``For New Year's Eve there will be a plan that's going to simplify the traffic patterns,'' said David Behrens, an assistant director at the International Air Transport Association.

The plan aims to put the need for air traffic management ``at its absolute minimum,'' Behrens told reporters at a two-day Asia-Pacific Economic Cooperation forum Y2K conference in Singapore.

Air transport is one of the sectors most sensitive to the Y2K bug, an offshoot of old programming that doesn't distinguish between the years 1900 and 2000.

Airlines worldwide have invested about $2.3 billion in readying their systems and equipment for the millennium date changeover, Behrens said.

On New Year's Eve this year, the volume of traffic on Asia-Pacific airways would be reduced and flight routes would be ``de-conflicted'' under the simplified pattern, Behrens said.

``What that means is that airways don't cross or, if they do cross, they're vertically separated,'' he said. He added that aircraft departures would be carefully planned to put space between flights using the same route.

The simplification plan would begin taking effect in each of the Asia-Pacific's time zones one to two hours before midnight on Dec. 31.

The special flight procedures are to be activated at 10 p.m. in the international date line time zone, which includes New Zealand, Fiji, Samoa and parts of Russia.

Two hours later, the plan starts in places such as Australia and Papua New Guinea. China, the Koreas, Japan, Hong Kong, Thailand, Singapore and other East Asian countries are slated to begin two hours later.

Normal flight patterns would resume only after air traffic authorities were certain they could manage flights without Y2K-related problems, Behrens said.

He added that midnight on Dec. 31 Greenwich Mean Time - 12 hours later than the international date line - would be ``the most critical time event in the world of aviation.''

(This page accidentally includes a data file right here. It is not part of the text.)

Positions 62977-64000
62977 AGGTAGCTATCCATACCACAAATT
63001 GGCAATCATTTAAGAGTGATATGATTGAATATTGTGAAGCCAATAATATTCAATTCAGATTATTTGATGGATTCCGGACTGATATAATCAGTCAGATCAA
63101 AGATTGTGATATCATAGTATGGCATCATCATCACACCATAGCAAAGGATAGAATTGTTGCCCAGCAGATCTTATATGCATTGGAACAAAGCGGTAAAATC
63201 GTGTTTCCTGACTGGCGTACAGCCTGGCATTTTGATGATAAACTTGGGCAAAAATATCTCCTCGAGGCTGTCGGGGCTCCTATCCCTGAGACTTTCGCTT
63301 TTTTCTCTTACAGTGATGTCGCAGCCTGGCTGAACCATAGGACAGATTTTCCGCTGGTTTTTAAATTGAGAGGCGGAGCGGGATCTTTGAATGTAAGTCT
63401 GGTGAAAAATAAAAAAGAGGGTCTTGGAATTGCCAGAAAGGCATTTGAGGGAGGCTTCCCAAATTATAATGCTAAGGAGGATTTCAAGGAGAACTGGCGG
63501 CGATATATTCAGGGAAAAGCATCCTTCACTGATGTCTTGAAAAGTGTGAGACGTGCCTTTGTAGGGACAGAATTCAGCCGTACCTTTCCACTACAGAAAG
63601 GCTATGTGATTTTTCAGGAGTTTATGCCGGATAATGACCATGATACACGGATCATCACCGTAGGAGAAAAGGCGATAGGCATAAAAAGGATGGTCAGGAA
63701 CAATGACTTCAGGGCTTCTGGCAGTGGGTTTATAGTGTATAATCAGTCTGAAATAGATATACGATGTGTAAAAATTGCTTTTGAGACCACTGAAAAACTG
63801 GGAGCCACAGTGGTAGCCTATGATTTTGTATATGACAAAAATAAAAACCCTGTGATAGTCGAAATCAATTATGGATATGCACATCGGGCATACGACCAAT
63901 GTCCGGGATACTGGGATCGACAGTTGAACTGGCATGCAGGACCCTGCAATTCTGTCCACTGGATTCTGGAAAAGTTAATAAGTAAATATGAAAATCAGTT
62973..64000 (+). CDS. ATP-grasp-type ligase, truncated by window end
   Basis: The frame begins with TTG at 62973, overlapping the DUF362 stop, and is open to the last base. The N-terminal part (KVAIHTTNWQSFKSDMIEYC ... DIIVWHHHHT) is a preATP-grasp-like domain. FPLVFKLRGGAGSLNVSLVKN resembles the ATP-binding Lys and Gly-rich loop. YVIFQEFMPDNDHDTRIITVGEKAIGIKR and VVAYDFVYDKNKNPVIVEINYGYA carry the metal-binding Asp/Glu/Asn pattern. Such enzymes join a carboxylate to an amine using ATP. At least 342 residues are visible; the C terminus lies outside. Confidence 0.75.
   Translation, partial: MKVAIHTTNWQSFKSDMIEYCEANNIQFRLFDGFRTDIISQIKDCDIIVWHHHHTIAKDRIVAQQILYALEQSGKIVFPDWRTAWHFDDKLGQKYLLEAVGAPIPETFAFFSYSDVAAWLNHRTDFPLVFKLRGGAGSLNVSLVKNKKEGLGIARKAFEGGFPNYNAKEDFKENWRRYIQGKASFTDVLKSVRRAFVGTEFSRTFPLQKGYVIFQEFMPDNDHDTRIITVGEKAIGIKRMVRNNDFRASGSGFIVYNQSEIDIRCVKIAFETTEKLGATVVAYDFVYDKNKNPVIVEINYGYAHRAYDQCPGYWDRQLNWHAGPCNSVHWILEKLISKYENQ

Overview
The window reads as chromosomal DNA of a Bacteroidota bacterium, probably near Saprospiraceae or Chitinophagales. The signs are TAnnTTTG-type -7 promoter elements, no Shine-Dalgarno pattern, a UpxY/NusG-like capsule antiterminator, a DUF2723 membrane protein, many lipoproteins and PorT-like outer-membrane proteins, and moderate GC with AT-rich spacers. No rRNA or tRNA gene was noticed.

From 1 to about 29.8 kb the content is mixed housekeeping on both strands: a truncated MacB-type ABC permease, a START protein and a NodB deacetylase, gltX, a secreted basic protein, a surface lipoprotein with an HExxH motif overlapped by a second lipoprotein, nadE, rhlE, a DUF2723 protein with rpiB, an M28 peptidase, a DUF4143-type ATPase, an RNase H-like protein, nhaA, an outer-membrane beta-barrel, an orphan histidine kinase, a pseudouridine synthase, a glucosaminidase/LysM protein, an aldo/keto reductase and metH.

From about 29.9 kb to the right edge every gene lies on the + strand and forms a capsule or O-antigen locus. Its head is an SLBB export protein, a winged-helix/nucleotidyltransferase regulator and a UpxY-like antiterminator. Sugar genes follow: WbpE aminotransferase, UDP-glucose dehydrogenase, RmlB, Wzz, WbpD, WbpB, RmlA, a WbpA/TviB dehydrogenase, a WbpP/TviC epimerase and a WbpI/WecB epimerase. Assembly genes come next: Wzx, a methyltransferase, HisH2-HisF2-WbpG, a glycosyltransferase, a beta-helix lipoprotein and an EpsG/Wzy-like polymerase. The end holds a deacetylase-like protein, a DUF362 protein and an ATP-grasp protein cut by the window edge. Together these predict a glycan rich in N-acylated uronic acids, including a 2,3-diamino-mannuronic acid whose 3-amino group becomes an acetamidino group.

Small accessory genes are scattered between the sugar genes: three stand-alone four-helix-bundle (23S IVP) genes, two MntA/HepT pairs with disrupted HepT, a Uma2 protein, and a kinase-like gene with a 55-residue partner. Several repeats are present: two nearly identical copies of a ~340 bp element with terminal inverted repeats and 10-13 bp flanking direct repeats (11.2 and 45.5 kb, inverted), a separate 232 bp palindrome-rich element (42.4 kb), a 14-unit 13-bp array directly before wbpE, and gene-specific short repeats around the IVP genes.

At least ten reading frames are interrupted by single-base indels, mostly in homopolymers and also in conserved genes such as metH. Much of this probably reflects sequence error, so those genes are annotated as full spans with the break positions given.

Midnight GMT is ``9 o'clock in the morning for Tokyo and 8 o'clock in the morning for Beijing and Singapore, 7 o'clock for Bangkok - times when the morning rush hour is departing airports,'' he said.

The plan is a joint effort by the International Air Transport Association, which represents most of the world's airlines, and the International Civil Aviation Organization, which represents state air transport authorities. Both groups are based in Montreal, Canada.

The Asia-Pacific region is the first to announce a Y2K simplified flight pattern, officials at the APEC conference said. The area involved includes eastern Russia, Pacific island states, Australia, New Zealand and continental Asia up to the Middle East.

Other regions are preparing air transport Y2K contingency plans tailored to their own conditions, Behrens and other air transport industry officials said.

APEC covers Australia, Brunei, Canada, Chile, China, Hong Kong, Indonesia, Japan, South Korea, Malaysia, Mexico, New Zealand, Papua New Guinea, Peru, the Philippines, Russia, Singapore, Taiwan, Thailand, Vietnam and the United States.
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-- Leska (, April 23, 1999.